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The gig economy in complex refugee situations


Written by Abigail Hunt, Dina Mansour-Ille, Emma Samman


Research with Syrian women refugees in Jordan suggests that, despite significant challenges, the gig economy has some potential to help refugees participate in host communities and to bolster their economic participation. 

This article (p. 47–49) by three ODI authors explores the challenges and opportunities of the gig economy for refugees and future avenues for gig economy livelihoods programming.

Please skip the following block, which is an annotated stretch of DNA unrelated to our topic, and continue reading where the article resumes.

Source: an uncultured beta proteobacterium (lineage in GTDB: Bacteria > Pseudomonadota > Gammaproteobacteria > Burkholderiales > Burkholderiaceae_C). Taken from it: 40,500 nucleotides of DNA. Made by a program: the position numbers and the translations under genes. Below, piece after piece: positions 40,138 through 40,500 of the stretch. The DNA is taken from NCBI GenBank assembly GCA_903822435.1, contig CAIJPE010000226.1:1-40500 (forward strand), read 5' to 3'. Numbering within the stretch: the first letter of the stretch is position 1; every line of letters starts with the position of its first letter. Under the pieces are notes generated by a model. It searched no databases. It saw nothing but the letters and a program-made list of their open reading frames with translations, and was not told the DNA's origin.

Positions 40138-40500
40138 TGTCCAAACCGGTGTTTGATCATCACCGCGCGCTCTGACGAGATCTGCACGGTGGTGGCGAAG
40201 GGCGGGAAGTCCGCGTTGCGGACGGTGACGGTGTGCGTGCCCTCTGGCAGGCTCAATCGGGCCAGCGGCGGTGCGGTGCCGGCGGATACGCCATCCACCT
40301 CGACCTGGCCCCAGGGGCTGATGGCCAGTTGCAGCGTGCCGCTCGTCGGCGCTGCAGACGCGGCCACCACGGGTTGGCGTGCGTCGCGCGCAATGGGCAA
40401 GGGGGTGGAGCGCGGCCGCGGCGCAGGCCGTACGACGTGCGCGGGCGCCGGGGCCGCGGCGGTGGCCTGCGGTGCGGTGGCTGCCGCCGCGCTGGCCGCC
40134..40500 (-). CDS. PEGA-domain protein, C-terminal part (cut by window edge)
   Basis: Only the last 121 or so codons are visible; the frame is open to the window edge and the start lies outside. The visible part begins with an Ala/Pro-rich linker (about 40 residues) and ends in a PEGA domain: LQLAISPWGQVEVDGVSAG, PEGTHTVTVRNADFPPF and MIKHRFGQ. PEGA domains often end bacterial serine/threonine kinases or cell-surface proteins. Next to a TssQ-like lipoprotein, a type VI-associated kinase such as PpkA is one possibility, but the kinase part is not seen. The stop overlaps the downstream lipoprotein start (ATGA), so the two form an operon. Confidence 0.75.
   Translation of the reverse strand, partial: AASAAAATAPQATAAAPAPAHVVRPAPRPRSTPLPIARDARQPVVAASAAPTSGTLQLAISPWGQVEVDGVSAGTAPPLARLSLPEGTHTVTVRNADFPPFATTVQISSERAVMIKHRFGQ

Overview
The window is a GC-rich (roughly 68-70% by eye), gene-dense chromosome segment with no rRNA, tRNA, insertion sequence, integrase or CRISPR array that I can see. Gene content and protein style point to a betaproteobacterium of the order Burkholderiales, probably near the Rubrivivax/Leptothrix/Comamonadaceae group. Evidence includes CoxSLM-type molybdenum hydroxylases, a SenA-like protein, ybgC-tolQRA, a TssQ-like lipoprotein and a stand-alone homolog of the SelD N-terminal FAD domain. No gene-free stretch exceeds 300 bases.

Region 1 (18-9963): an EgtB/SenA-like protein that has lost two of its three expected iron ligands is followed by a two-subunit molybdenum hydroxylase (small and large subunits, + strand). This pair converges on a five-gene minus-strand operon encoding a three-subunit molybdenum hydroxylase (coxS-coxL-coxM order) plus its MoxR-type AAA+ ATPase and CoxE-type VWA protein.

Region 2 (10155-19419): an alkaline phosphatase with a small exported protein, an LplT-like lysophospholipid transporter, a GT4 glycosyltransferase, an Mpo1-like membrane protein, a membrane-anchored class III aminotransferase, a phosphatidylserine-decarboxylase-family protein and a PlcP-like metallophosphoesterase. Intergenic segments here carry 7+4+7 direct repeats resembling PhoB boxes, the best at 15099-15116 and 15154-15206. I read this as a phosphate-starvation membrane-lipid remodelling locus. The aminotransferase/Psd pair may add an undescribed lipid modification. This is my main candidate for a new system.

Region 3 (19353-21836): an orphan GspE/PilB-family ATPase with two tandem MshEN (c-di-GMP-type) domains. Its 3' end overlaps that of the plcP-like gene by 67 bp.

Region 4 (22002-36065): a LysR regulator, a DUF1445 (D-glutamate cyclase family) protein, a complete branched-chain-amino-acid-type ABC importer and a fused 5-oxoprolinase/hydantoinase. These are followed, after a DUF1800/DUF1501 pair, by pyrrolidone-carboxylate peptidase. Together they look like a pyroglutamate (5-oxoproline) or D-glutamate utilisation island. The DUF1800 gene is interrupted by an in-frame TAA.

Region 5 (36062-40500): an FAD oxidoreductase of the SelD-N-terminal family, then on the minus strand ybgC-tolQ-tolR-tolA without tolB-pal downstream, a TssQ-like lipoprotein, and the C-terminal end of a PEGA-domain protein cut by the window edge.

Published in Forced Migration Review 58, 'Economies: rights and access to work': When people are forced to leave their homes, they usually also leave behind their means of economic activity. In their new location, they may not be able, or permitted, to work. This has wide-ranging implications. This issue includes 22 articles on the main feature theme of Economies: rights and access to work. It also includes two ‘mini-features’, one on Refugee-led social protection and one on Humans and animals in refugee camps.

Abigail Hunt, Emma Samman, Dina Mansour-Ille and Henrieke Max